Innovate UK funded wheelchair suspension business sees 50% sales growth


A business supported by Innovate UK has designed a wheelchair with suspension that aims to improve the comfort of users across the globe.

A £24,000 Innovate UK grant in 2013 helped the firm to develop the loopwheel for wheelchairs, and a further £240,000 grant in 2017 allowed them to partner with other companies.

Wife-and-husband design and manufacturing business, Jelly Products, said the loopwheel aims to make life better and more comfortable for wheelchair-users.

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Traditional spokes have been replaced with a new design that integrates suspension into the wheel and makes for a smoother passage over uneven surfaces.

Co-founder and managing director Gemma Pearce said: “Loopwheels reduce vibration by up to 70% compared to a spoked wheel so the amount of vibration transferred into the person in the chair is significantly reduced.”

Adding: “There is a lot of research to show that ‘whole body vibration’ is associated with fatigue and lower back pain, increased spasticity (muscle contraction), and an increase in pressure sores and has an impact on bladder control.”

Traditional wheelchair spokes have been replaced with a design that integrates suspension for smoother passage over uneven surfaces.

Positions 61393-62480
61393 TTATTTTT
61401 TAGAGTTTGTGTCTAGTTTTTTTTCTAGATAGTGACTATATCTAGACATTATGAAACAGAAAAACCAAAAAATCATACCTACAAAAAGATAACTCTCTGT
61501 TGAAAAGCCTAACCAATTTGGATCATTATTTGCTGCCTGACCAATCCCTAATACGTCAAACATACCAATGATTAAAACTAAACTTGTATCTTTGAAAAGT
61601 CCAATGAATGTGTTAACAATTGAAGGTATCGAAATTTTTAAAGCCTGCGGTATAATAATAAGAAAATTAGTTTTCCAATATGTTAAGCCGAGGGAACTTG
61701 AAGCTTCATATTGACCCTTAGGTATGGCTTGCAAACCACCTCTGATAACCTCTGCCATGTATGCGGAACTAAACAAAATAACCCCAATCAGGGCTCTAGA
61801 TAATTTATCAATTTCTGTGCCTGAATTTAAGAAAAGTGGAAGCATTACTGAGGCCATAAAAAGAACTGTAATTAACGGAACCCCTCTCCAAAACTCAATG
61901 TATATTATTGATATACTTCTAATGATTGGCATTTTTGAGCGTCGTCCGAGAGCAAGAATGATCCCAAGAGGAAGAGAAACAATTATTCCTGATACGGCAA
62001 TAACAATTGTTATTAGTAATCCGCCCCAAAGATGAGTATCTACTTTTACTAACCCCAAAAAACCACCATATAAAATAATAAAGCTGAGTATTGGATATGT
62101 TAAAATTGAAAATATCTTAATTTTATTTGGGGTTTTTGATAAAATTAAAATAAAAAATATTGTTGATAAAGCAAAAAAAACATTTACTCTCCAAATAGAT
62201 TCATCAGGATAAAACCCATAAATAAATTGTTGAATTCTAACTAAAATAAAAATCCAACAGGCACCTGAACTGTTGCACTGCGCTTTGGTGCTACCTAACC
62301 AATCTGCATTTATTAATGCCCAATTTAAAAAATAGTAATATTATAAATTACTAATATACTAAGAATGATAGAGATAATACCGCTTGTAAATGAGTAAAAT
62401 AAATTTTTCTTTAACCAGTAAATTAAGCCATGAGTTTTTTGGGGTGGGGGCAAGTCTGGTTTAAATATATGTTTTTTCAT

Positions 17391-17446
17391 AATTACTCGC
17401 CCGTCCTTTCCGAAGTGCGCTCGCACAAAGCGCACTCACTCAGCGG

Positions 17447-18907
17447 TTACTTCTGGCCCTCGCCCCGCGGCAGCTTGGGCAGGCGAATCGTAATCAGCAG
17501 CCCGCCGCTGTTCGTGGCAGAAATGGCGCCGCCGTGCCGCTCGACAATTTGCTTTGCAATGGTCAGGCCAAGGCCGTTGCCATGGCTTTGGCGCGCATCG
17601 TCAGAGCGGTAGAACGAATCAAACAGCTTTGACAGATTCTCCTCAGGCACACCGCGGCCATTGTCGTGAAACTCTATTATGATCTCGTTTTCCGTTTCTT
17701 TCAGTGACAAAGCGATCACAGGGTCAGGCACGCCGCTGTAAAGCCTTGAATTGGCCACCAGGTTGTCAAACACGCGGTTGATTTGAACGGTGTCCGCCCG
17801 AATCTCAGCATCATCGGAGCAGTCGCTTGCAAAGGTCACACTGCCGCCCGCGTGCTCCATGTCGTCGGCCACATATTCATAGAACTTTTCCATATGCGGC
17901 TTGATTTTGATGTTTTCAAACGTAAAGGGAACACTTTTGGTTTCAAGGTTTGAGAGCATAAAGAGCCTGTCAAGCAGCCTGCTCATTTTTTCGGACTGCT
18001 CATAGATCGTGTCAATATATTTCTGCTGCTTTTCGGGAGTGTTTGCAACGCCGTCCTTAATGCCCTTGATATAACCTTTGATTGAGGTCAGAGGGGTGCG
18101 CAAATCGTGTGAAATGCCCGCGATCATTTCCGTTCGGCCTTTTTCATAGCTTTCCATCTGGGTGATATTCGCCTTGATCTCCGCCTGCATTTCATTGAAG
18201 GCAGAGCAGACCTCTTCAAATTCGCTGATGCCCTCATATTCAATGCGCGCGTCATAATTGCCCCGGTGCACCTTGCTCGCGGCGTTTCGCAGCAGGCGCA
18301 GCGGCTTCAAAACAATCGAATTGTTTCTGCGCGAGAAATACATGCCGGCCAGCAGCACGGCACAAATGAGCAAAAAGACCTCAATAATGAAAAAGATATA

The spokes have been replaced by a new interior that makes it easier to go over uneven or bumpy ground and removes vibration.

Innovative design means the wheel has a stiff structure but an element of compression. The springs within the wheel are made of a carbon composite material.

Gemma added: “People have tried to make a wheel with suspension before but they have never had the right combination of design and materials.”

Jelly Products, based in Newark, Nottinghamshire, first tried the wheel out on a folding bicycle, but people very soon started asking if they could be made for wheelchairs.

It is now making 100 wheels a month, and sales have grown 50% year on year.

It now has distributors across the world including in mainland Europe, Australia, Japan, Brazil and South Africa.

Gemma went on: “About 1% of the population in the developed world uses a wheelchair. We have hardly scratched the surface of that market yet. People in wheelchairs are living longer and healthier lives, they are more active at home and in the workplace, and some are using electric motors. There is a real need for loopwheels.

Concluding: “We’re growing rapidly now. We’ve got good distributors in important export markets. We plan to expand into our current market and to look at taking our technology into other areas. This could be for use in other vehicles including for lightweight electric vehicles in our congested cities.”

Tags : innovate ukLoopwheels
Alex Douglas

The author Alex Douglas

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